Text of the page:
The Sydney Gay and Lesbian Mardi Gras over the weekend was dubbed a success despite attracting an estimated at 250 000 participants, marchers and spectators lining the streets - half of the usual turnout in previous years.
After unsuccessful attempts by several individuals to try to keep the festival afloat, the 25-year-old festival was eventually saved by four Sydney-based gay and lesbian community groups - AIDS Council of NSW (ACON), the Sydney Pride Centre, the Gay and Lesbian Rights Lobby and Queer Screen - who paid off the debt-ridden event's key assets and took over the running of the entire festival.
Organisers were pleased with how the celebrations turned out. Stevie Clayton, co-chairwoman of New Mardi Gras, the organisation that replaced the previous body announced that this year's revived and more modest event is likely to enjoy a surplus of more than A$350,000, some A$300,000 more than its original forecast just of A$50,000.
She attributed the success of the event to renewed "heart connection", or community support, as seen by the sale of 17,000 tickets to the post-parade party at Fox Studios. The less extravagant celebrations this year reflected a return to a less overtly commercial, more community-based ethos, than in previous years.
The parade was used scaled down compared to previous years, there were fewer elaborate and outrageous floats - 140 compared with 200 last year - due to the shorter lead-time to the event.
Organisers were however heartened by the turnout.
"Tonight we have seen the resurgence of Mardi Gras as the icon of Sydney," New Mardi Gras co-chair Michael Woodhouse told reporters.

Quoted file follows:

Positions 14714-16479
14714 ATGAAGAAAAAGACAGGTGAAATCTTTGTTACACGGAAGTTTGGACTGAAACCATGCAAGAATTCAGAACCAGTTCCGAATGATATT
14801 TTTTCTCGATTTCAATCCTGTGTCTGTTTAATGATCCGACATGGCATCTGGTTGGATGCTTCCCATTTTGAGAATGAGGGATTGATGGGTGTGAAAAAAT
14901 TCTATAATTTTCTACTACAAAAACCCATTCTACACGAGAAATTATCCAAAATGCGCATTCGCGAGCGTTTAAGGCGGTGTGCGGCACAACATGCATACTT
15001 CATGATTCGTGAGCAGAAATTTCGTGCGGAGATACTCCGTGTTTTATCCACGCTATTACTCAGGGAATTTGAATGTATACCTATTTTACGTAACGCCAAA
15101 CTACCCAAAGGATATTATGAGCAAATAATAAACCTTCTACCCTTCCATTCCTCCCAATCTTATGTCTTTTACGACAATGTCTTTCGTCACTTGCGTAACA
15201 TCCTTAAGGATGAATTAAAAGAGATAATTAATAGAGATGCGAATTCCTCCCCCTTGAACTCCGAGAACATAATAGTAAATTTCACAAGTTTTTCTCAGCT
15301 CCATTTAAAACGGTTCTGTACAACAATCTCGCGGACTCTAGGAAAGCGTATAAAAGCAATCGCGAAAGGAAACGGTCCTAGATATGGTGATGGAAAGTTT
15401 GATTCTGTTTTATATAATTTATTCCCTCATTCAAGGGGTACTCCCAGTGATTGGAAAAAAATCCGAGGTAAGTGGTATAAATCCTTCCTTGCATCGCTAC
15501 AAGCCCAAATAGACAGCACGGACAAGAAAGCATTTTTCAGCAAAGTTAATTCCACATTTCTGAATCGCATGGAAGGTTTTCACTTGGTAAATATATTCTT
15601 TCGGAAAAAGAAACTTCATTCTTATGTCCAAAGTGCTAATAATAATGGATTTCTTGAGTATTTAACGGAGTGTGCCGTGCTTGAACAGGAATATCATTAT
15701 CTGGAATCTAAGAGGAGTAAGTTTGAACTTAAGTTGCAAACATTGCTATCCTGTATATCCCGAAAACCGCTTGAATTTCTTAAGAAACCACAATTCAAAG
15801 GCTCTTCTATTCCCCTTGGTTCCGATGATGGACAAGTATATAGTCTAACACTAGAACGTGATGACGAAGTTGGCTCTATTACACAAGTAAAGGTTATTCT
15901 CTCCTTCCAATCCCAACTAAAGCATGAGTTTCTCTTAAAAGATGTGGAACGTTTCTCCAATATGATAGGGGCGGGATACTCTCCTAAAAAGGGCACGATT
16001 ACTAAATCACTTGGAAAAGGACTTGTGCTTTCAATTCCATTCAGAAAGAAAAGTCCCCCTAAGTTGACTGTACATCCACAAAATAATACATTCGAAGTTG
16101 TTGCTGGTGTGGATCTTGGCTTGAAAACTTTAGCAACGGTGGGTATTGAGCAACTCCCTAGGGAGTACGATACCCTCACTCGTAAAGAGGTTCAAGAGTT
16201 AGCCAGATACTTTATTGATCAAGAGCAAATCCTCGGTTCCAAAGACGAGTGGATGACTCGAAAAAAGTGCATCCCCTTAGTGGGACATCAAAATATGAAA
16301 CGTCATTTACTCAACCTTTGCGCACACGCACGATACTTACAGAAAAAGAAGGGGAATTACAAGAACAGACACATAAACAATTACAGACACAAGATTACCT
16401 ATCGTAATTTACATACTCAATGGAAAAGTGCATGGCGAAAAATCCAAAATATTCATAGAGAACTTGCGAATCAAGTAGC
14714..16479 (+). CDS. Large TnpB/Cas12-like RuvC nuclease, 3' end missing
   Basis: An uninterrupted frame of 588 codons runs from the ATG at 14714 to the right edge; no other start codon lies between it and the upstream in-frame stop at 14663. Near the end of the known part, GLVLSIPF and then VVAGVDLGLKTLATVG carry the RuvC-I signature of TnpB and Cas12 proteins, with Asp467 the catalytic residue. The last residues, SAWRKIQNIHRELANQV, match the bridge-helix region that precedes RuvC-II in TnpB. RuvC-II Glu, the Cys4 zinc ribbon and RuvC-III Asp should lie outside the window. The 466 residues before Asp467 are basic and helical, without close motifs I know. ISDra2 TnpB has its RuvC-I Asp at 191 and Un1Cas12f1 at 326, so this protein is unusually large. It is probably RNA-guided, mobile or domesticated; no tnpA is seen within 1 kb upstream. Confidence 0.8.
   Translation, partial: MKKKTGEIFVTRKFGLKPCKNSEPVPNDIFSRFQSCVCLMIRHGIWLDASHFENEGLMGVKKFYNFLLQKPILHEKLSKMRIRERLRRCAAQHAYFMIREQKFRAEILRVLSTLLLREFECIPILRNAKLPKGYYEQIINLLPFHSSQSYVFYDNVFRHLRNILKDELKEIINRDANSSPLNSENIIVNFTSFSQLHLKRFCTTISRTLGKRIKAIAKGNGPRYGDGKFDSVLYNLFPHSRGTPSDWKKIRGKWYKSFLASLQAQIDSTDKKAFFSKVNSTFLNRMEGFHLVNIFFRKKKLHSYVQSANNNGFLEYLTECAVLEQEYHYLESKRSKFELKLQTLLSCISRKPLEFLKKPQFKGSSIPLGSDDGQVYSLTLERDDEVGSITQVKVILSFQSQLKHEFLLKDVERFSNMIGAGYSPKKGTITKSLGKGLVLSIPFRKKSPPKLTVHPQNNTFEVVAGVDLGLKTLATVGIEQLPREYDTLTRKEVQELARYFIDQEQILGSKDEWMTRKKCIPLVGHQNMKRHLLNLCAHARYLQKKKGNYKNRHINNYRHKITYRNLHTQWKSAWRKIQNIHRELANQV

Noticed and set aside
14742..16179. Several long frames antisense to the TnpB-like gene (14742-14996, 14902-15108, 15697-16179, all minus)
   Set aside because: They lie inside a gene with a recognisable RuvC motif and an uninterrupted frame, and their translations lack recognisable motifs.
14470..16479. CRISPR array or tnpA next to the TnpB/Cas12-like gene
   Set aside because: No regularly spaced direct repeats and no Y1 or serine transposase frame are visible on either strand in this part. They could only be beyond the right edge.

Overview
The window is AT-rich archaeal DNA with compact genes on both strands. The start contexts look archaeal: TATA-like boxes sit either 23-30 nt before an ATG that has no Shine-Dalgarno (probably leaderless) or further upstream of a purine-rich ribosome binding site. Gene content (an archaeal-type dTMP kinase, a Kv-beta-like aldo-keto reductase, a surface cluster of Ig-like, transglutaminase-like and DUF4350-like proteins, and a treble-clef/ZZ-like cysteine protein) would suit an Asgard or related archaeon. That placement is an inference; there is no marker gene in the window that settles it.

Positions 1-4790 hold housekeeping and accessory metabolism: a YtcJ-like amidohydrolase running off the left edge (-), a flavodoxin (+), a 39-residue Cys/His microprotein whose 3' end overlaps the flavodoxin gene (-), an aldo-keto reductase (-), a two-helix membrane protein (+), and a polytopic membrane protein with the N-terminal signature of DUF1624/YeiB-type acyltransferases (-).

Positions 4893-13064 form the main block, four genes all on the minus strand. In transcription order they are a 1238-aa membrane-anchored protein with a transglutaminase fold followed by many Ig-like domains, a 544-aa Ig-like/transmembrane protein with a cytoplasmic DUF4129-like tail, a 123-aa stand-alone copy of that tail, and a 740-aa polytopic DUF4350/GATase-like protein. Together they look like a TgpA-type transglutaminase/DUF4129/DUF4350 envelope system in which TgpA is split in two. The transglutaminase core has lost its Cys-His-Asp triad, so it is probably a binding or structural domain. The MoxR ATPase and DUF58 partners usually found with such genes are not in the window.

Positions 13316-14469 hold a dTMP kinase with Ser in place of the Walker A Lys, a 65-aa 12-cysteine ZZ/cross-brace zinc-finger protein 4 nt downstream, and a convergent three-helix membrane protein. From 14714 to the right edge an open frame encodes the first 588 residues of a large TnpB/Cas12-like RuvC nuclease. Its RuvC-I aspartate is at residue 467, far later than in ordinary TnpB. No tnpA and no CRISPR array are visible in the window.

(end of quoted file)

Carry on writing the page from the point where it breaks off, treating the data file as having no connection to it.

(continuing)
"It has proved that this is an institution that continues to be relevant and important not just to the gay, lesbian, bisexual and transgender communities but to the rest of Sydney, to this nation and to the world."
This year also saw a break in tradition with Roadrunners, a gay men's motorcycle club, who rode with the renowned Dykes on Bikes motorcade for the first time, nearly fifteen years after their lesbian counterparts first joined the annual procession.
Marchers supporting the highly political Gay and Lesbian Rights Lobby sported T-shirts emblazoned with the slogan: "We're here, we're queer and we vote."
The group was campaigning for the age of consent for gay males to be lowered from 18 to 16, along with demands for laws enabling same-sex couples to access in-vitro fertilisation treatments and adoption.
For the first time since 1993, this year's parade has not and will not be televised, as organisers could not sew up a deal due to time constraints.
Last year, the Ten Network showed a delayed telecast four days after the parade, and ratings were disappointing. The parade was also shown live on pay-TV on a pay-per-view basis. According to news.com.au, Network Ten said it could not come to terms that made commercial sense for 2003.
Although it might take a few months to complete, organisers have commissioned a one-hour made-for-television documentary called Continuing The Dream and expects network interest.
Co-chair Woodhouse said the documentary would allow for more of a significant story to come out of the parade, and give parade organisers more control.